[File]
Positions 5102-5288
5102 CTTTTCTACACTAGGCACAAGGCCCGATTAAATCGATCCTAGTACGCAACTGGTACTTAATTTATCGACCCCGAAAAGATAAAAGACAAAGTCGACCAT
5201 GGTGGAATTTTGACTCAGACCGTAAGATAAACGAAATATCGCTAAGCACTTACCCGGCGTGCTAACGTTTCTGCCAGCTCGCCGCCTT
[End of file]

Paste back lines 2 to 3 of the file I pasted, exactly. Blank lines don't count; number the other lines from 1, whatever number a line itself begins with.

5102 CTTTTCTACACTAGGCACAAGGCCCGATTAAATCGATCCTAGTACGCAACTGGTACTTAATTTATCGACCCCGAAAAGATAAAAGACAAAGTCGACCAT
5201 GGTGGAATTTTGACTCAGACCGTAAGATAAACGAAATATCGCTAAGCACTTACCCGGCGTGCTAACGTTTCTGCCAGCTCGCCGCCTT